New York City Mayor Eric Adams said Tuesday that Chipotle Mexican Grill will pay about 13,000 current and former Big Apple workers approximately $20 million in compensation over alleged violations of city labor laws.
Investigators said the Mexican fast-food chain failed to post work schedules two weeks in advance, pay a premium for schedule changes and offer available shifts to current employees before hiring new employees.
"Today’s settlement with Chipotle is not only a victory for workers by securing up to $20 million in relief for approximately 13,000 workers, but also sends a strong message, as the largest worker protection settlement in New York City history, that we won’t stand by when workers’ rights are violated," Adams said in a statement.
The mayor's office said the settlement is the largest fair workweek settlement nationwide and the largest worker protection settlement in city history.
The agreement with the New York City Department of Consumer and Worker Protection (DCWP) covers employees who worked at Chipotle locations in New York City between 2017 and this year.
City officials said the action came after an investigation into complaints filed by 160 workers and Local 32BJ of the Service Employees International Union.
Hourly Chipotle workers are eligible to get $50 for each week worked between Nov. 26, 2017, and April 30, 2022.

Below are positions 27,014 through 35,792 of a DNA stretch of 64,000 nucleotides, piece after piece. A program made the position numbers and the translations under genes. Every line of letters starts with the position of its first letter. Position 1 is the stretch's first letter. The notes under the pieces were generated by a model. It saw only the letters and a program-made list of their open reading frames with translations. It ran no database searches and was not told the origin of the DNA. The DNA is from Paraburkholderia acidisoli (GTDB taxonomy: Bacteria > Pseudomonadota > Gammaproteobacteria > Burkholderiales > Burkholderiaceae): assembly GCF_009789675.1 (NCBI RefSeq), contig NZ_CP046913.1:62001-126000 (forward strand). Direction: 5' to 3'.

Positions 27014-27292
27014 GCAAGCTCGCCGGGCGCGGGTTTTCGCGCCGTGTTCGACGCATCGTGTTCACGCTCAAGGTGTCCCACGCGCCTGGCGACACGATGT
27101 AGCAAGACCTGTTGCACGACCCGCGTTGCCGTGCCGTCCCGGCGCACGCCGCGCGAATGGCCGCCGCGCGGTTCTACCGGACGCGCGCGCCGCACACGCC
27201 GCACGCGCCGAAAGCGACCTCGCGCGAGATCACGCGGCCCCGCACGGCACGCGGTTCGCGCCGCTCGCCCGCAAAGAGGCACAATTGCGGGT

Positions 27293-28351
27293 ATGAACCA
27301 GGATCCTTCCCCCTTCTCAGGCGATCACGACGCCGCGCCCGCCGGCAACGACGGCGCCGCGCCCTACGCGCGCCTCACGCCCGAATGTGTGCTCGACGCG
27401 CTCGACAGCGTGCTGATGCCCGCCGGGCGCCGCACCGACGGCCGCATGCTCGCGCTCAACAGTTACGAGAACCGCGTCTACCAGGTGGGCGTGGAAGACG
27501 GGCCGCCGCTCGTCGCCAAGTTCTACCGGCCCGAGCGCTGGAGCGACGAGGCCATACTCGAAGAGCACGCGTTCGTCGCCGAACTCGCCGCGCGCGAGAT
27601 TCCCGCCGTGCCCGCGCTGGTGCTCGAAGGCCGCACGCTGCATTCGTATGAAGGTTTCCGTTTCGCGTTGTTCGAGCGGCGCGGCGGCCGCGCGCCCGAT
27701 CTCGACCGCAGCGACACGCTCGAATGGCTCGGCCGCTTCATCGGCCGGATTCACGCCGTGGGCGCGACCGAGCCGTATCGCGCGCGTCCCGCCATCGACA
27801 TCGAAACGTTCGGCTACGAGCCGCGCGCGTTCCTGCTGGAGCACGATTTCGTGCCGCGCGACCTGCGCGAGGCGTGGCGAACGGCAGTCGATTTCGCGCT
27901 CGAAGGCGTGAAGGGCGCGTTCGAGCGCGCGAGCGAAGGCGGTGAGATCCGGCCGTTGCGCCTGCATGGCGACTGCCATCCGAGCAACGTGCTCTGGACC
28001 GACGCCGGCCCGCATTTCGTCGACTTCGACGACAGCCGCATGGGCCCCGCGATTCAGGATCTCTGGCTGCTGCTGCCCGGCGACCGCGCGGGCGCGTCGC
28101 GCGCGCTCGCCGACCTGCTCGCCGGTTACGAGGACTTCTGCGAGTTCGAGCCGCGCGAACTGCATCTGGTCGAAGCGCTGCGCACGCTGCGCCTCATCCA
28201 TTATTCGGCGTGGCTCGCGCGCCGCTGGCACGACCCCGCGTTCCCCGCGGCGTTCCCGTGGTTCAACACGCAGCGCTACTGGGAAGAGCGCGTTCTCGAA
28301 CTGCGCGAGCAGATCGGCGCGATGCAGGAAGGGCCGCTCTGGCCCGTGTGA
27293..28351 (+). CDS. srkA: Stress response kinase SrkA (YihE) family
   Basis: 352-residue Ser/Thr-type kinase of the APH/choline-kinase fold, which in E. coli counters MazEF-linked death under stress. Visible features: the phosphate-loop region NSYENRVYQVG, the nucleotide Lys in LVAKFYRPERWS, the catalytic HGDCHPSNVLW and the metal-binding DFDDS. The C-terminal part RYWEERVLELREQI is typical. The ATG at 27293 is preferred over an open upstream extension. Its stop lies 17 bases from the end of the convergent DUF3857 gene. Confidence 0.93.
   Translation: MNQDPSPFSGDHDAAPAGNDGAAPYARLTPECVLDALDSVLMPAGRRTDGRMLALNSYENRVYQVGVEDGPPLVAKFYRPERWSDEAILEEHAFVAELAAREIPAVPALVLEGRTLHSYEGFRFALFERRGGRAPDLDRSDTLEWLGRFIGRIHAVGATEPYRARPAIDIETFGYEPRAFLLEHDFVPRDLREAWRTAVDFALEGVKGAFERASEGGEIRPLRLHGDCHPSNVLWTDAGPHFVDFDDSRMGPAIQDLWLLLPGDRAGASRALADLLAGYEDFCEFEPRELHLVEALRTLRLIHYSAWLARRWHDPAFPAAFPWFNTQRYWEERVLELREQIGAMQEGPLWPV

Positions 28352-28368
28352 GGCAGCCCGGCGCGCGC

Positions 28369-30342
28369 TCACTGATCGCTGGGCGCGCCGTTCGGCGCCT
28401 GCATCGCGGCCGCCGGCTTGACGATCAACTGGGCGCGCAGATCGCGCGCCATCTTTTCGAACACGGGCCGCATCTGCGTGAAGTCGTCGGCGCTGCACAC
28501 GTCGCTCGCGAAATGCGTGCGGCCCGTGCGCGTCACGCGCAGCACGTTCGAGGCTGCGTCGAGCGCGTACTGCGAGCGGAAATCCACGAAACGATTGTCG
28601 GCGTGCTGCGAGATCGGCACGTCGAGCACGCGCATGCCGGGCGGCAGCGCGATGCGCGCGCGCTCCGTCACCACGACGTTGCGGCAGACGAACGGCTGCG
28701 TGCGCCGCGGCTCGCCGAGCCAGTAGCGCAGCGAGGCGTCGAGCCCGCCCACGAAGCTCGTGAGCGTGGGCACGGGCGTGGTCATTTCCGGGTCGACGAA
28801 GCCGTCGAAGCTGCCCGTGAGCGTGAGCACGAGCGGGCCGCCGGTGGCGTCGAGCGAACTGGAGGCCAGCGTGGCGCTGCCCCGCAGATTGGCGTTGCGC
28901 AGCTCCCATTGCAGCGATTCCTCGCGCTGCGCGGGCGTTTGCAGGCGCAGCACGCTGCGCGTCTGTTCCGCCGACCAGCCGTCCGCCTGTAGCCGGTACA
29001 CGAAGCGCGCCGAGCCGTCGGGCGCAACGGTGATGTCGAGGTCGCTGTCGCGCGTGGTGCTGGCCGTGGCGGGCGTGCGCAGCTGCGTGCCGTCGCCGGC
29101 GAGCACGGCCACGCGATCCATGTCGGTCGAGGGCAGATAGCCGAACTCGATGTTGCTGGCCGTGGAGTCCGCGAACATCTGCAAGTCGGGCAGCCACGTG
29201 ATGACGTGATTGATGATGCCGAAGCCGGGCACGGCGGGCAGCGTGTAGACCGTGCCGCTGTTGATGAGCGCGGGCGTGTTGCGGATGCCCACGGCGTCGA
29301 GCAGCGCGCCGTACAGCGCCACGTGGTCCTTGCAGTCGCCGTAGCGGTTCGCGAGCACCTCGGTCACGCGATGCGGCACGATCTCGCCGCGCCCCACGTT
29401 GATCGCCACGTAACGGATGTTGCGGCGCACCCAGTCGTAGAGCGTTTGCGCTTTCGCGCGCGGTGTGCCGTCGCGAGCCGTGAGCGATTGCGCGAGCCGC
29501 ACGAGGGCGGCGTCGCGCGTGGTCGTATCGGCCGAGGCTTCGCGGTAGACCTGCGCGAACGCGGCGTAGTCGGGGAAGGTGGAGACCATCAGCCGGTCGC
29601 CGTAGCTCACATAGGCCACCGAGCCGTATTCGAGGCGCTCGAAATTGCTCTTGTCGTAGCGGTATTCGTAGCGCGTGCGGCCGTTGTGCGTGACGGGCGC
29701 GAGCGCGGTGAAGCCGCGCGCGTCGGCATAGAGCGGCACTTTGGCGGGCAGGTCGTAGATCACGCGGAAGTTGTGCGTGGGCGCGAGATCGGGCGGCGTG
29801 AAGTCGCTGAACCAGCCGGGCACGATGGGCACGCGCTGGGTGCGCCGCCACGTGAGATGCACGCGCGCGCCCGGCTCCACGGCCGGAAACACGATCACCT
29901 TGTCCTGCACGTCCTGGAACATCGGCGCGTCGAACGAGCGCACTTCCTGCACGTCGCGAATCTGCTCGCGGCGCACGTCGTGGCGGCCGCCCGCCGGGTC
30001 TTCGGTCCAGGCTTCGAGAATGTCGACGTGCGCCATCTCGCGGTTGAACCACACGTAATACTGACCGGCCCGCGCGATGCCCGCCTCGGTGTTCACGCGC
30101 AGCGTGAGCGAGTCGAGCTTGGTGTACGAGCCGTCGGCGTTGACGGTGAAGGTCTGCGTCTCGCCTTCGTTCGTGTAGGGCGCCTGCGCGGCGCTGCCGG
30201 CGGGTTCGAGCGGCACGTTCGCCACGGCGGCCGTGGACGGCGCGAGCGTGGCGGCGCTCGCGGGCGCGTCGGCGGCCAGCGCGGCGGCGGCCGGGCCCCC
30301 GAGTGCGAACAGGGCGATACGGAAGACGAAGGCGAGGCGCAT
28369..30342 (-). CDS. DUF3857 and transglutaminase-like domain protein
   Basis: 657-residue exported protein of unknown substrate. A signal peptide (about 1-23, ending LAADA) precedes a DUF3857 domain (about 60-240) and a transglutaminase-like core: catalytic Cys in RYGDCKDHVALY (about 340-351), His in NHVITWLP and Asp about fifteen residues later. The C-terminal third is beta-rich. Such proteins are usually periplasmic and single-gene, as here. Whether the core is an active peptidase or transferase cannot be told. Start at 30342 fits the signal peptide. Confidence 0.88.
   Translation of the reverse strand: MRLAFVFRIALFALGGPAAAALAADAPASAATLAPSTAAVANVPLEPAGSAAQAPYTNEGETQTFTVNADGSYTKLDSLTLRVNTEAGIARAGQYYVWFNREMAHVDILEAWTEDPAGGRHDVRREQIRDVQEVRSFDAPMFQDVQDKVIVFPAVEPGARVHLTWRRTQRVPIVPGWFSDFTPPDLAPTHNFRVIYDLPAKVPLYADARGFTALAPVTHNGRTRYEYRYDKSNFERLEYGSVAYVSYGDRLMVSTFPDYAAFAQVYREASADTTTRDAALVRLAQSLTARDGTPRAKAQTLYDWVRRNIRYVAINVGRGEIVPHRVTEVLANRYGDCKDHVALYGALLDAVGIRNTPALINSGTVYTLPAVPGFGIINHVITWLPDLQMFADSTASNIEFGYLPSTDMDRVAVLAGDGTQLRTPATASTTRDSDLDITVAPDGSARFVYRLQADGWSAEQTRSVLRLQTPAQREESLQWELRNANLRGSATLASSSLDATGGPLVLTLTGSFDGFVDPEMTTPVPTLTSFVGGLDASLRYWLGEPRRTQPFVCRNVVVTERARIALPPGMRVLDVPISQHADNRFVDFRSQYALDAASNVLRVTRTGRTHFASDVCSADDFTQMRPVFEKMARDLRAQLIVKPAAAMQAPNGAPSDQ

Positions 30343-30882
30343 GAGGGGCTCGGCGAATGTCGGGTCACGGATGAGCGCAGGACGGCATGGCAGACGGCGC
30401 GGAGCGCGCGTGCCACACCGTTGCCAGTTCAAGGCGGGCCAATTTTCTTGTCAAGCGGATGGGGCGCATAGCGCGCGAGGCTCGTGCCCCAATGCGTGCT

Former employees will receive a notice with information about how much money they will receive and must file a claim to receive a payment. Employees who were employed with Chipotle on April 30 of this year will receive a check in the mail along with a letter explaining how their amount was calculated.
Chipotle will also pay $1 million in civil penalties to New York.
"We’re pleased to be able to resolve these issues and believe this settlement demonstrates Chipotle’s commitment to providing opportunities for all of our team members while also complying with the Fair Workweek law," Scott Boatwright, Chipotle's chief restaurant officer, said in a statement.
"We have implemented a number of compliance initiatives, including additional management resources and adding new and improved time keeping technology, to help our restaurants and we look forward to continuing to promote the goals of predictable scheduling and access to work hours for those who want them," he added. "We hope this settlement will pave the way for greater cooperation between the restaurant industry and the city."
The Associated Press contributed to this report.